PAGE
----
The Lavender Hill Mob (1951)

Directed by Charles Crichton

A meek bank clerk who oversees the shipments of bullion joins with an eccentric neighbor to steal gold bars and smuggle them out of the country.

Like all British films, The Lavender Hill Mob insists on being read through the lens of class. Here, it suggests a kind of convivial solidarity between classes is both possible and perhaps even admirable insofar as that any such groupings are temporary and do not upend the social order. In that sense, these Ealing Comedies are more similar to the more 'arty' films by Powell & Pressburger than might first meet the eye, although I would easily concede that all of the Archer's films were a distinctly more subversive, but never quite revolutionary.

So Holland assumes his rightful, natural place at the head of the 'mob', a position that the film doesn't appear to question or interrogate. It is true that the gang shares the work to a certain degree, but Holland and Pendlebury are loth to trade various poems and middlebrow references to Shakespeare, thus undermining the way they are going about it. The gang celebrates in that distinctly upper-middle class way: not going down the ol' boozer, but by taking a dining room at some private club instead. Yet… what actually motivates Holland? In my reading, Holland wants what everyone in his particular class position craves: not material advantages such as money per se, for he seemingly has enough of that. To be more precise, what he desires is rather what the class above him, the aristocracy, already possesses: prestige and respect. Holland sees himself, to turn a phrase about the United States on its head, as a kind of 'temporarily embarrassed aristocrat'.

Indeed, it is salient to note whilst two kinds of working class and two middle-class sensibilities are represented, there is no representation from the aristocracy. The police and the other apparatus of state (e.g. the Bank of England) represent the establishment to a certain degree, and this is underscored by the rather cynical aside by Holland's boss that he "has no imagination, no initiative" — the diegesis shockingly suggesting that dishonesty is a necessary if not sufficient condition to joining the managerial class! But, indeed, there is no Duke helping the team out, and the idea that there could be seems somewhat farfetched. What could some kind Earl possibly get out of joining such a team, apart from a kind of unfamiliar adventure, an episode for Bertie Wooster to 'slum it' with a bit of nostalgie de la Bromley-By-Bow.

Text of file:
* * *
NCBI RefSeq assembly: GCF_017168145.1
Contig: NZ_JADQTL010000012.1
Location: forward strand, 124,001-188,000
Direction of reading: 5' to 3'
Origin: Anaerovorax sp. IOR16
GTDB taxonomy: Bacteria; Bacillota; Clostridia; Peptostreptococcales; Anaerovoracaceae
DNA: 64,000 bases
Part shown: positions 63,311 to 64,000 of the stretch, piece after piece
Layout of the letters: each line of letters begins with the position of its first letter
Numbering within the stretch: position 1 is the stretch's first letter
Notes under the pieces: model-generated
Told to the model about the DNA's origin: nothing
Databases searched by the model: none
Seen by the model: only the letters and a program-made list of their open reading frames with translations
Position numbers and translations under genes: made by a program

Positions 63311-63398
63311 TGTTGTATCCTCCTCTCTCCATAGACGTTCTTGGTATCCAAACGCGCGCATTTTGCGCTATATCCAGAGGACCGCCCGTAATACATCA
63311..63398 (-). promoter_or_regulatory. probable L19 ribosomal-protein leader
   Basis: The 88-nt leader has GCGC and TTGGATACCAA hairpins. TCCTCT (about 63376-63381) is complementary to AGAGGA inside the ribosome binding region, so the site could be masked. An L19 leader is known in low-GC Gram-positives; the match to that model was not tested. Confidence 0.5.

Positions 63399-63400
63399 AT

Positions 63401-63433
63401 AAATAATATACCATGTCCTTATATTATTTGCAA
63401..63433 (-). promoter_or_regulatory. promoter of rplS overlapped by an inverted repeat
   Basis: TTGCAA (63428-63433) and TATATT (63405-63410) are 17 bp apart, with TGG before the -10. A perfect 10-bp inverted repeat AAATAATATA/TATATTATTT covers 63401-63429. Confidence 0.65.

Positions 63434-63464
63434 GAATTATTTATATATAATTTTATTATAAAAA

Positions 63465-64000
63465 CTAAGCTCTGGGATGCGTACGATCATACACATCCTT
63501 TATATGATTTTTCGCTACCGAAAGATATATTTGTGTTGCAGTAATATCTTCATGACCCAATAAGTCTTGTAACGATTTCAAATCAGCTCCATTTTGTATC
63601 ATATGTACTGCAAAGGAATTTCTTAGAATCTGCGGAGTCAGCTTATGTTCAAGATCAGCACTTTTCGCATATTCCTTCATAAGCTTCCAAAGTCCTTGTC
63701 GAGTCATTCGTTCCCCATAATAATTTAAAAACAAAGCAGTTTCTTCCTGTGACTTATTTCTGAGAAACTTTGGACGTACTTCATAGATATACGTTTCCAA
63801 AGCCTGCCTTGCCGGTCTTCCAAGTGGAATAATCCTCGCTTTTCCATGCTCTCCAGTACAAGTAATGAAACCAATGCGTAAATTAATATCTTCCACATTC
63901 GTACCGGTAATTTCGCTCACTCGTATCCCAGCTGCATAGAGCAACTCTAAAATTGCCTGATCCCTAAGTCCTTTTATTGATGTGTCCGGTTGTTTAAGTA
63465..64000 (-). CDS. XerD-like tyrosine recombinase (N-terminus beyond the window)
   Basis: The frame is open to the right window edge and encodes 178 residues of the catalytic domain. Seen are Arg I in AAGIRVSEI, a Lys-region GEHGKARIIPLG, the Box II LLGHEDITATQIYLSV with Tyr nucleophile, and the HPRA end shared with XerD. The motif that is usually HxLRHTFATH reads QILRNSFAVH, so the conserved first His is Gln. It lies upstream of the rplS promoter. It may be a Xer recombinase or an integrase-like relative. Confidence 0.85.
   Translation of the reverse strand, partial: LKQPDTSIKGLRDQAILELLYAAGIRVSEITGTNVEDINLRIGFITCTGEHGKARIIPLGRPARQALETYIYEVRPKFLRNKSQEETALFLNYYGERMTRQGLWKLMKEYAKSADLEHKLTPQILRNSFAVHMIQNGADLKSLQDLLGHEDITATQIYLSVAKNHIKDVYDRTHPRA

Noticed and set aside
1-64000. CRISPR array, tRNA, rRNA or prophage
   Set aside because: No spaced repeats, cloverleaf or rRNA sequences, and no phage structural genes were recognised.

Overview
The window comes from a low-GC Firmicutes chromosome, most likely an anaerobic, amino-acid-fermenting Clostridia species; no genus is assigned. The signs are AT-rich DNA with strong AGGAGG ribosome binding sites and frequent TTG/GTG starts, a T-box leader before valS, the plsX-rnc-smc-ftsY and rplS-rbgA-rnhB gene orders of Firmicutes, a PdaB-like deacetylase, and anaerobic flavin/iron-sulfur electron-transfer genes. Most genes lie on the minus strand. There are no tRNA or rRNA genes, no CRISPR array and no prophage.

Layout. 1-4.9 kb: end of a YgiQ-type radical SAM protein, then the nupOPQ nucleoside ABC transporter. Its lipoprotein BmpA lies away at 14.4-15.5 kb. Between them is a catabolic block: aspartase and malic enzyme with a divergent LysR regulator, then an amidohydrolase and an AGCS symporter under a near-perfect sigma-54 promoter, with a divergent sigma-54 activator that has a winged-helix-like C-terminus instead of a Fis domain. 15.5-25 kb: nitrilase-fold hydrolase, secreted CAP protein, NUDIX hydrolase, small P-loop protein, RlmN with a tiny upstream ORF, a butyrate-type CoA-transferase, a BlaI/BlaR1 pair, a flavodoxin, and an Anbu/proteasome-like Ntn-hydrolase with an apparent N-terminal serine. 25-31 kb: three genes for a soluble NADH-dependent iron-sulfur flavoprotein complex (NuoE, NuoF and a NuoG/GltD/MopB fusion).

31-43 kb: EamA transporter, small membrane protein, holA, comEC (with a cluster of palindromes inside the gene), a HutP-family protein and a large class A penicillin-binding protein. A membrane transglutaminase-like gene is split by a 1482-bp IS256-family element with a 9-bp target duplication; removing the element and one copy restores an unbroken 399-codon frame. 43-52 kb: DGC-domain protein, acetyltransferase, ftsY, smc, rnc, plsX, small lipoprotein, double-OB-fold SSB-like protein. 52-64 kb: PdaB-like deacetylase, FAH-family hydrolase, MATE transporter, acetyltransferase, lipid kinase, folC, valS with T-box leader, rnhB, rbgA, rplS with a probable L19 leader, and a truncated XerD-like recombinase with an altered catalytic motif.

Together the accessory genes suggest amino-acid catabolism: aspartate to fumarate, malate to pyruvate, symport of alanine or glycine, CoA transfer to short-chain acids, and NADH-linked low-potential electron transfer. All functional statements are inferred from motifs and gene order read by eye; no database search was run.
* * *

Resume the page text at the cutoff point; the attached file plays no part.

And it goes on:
The Lavender Hill Mob is often seen as a gentle caper comedy, but wrapped up inside this genre piece is a powerful fantasy of escape. Stanley Holloway and Alec Guinness, the film’s partners in crime, are at heart romantics and dreamers chafing to break free from the conventions of postwar Britain in all its drabness, austerity and repression, and Continental Europe provides the closest escape route (even the name of Guinness’s character – Holland – gestures towards this). The film’s most lyrical and dynamic sequence takes place in Paris, where the couple scarper in order to dispose of their stolen bullion; at this point Auric’s score becomes a crucial component of its zany Francophilia. And when Guinness and Holloway career down the Eiffel Tower via a spiral staircase and emerge spinning and delirious, they are consumed by the one thing that life in the mother country has been denying them above all: laughter. Helpless, shaking paroxysms of it. The music reaches a pitch of Gallic delirium and we are brought to understand that if we are really going to laugh, both with ourselves and at ourselves, we must first escape ourselves. To attain what is apparently the essence of Britishness, Guinness and Holloway have to become profoundly un-British.

Jonathan Coe